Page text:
No. 12 Cal women’s tennis looks to show consistency against Colorado, Utah

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Lisi Ludwig/Senior Staff

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There is often very little difference in skill level between the top-ranked college tennis teams in the nation. Ultimately, what separates these teams over the course of a season is whether they live up to their full potential match-in and match-out. The Cal women’s tennis team will look to demonstrate that it possesses such consistency against Colorado and Utah this weekend.

Cal is undoubtedly favored to win both of these matchups. The blue and gold enter this weekend’s contests on the heels of impressive back-to-back victories against then-No. 3 UCLA and unranked UCSB, which earned them a season-high No. 12 ranking in the latest Intercollegiate Tennis Association, or ITA, national rankings. Furthermore, Cal’s top three singles players Haley Giavara, Julia Rosenqvist and Valentina Ivanov each hold individual national rankings inside the top 50. Conversely, Utah and Colorado are both unranked teams, with neither roster sporting any individually-ranked singles players or doubles teams.

Yet, both the Buffs and Utes are far from unthreatening opponents. Each team holds a season win rate above 0.700, only just shy of Cal’s 0.857. Indeed, the Bears seem rightfully wary of taking to the courts in Boulder and Salt Lake City on March 5th and 7th, respectively.

“I really stress to the girls that we have to take it one match at a time,” said Cal women’s tennis head coach Amanda Augustus. “Especially when we’re playing on the road, you have to be aware that your opponents are going to be more comfortable on their home courts.”

Colorado and Utah have certainly felt comfortable playing at home so far this season, with both teams having yet to lose a single match on their own turf. In addition to overcoming the home-court confidence of both their opponents, the Bears will need to prepare for the possibility that they will play their matches indoors in the event of sub-50 degree weather or precipitation — something they have experienced less than both their opponents.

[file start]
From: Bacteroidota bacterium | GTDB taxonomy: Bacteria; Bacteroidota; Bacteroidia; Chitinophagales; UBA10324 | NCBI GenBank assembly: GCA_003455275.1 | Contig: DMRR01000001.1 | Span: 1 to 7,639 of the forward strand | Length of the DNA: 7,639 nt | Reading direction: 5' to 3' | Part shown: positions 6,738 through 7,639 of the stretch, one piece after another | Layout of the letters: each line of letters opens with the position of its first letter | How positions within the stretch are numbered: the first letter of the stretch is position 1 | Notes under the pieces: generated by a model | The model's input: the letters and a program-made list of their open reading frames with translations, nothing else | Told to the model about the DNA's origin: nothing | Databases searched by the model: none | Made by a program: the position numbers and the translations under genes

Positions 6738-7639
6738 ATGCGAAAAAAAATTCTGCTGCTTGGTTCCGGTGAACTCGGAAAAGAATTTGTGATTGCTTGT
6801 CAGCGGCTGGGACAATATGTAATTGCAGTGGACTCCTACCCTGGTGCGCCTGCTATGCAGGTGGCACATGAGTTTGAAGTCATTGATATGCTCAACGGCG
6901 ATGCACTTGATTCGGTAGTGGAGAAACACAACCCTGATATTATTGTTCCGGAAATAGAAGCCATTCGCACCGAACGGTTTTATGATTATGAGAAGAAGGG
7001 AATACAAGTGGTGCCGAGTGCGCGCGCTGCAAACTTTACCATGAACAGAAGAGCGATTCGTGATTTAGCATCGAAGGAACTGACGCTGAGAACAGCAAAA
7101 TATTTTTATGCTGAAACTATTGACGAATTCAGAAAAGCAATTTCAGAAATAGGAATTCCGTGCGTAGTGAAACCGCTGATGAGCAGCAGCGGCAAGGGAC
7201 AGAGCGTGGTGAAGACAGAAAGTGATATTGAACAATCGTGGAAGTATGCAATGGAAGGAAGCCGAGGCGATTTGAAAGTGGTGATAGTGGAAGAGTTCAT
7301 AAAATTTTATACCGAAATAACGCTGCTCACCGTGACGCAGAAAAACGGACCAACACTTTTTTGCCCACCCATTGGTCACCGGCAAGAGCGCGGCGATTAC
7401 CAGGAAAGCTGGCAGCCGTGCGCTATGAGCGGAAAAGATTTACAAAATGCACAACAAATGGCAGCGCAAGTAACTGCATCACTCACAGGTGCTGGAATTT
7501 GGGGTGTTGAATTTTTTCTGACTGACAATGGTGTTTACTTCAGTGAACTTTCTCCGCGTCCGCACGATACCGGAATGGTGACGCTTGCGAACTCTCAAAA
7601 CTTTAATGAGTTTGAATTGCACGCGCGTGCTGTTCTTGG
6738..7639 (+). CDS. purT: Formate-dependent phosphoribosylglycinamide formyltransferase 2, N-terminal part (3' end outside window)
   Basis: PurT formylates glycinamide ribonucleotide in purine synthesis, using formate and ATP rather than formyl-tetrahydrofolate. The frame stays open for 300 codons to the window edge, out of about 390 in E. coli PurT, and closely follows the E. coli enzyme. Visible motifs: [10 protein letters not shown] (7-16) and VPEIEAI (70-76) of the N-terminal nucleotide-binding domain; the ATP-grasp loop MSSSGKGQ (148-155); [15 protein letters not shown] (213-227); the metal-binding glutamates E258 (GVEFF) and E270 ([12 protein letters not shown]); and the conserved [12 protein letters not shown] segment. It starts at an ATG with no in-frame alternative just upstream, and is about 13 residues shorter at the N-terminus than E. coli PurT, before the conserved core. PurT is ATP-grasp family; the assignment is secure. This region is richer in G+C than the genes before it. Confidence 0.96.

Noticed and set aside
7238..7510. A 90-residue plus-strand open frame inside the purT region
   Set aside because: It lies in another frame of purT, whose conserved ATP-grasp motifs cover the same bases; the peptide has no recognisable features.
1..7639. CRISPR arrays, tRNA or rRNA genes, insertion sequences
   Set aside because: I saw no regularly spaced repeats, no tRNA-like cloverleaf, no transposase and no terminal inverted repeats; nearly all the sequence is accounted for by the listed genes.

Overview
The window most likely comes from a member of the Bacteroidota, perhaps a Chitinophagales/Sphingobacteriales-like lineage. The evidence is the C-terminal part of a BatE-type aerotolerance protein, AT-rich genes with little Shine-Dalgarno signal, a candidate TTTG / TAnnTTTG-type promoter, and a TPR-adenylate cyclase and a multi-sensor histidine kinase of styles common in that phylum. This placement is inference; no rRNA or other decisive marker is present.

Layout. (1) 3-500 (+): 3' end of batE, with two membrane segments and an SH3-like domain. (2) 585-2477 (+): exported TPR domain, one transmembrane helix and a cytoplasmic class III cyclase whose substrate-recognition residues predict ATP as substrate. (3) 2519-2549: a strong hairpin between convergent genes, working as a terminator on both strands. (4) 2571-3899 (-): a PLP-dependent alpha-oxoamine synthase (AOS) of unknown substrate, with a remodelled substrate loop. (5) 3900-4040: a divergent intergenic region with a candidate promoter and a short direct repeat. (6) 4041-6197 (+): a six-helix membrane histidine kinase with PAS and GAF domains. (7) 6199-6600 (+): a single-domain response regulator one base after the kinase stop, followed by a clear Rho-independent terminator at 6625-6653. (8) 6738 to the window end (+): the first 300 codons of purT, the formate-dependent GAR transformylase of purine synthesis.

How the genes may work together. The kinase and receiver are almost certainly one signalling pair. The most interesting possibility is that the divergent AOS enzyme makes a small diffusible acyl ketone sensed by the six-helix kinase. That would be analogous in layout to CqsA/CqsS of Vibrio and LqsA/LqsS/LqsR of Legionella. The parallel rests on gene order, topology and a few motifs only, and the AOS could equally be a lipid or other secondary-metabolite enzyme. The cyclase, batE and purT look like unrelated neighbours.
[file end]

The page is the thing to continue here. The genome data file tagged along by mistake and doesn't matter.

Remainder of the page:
On indoor courts, the ball tends to move through the court extremely quickly due to a lack of elements, particularly wind, to slow it down. Thus, teams such as Utah and Colorado that frequently play inside generally adopt an aggressive game style. Regardless of whether the matches are ultimately played indoors or outdoors, Cal will need to withstand the attacking brand of tennis that both teams will likely rely on.

“These teams tend to hit a ball that’s usually a bit flatter than what we normally see,” Augustus said. “In doubles, they’ll probably try to attack and take the ball very early. We’re preparing for that.”

With its match against No. 2 Texas, originally scheduled for last Saturday, having been cancelled, Cal will begin the weekend’s matches after nearly two weeks of no formal competition. Even so, the Bears have made efforts to ensure that this unplanned mini-hiatus from competition doesn’t lessen the momentum they built with their wins against UCLA and UCSB.

“We still simulated a match against ourselves so that we stayed mentally in the habit of competing,” Augustus said. “Otherwise, we stuck to our normal training and the girls got ahead on their schoolwork.”

The weekend’s contests will be Cal’s first Pac-12 conference matches of the season, and are critical to the blue and gold’s efforts to hoist a Pac-12 trophy. The Bears also aim to extend their winning streak to seven, and further establish themselves as serious contenders for the NCAA championship.

Milad Shafaie covers women’s tennis. Contact him at [email protected]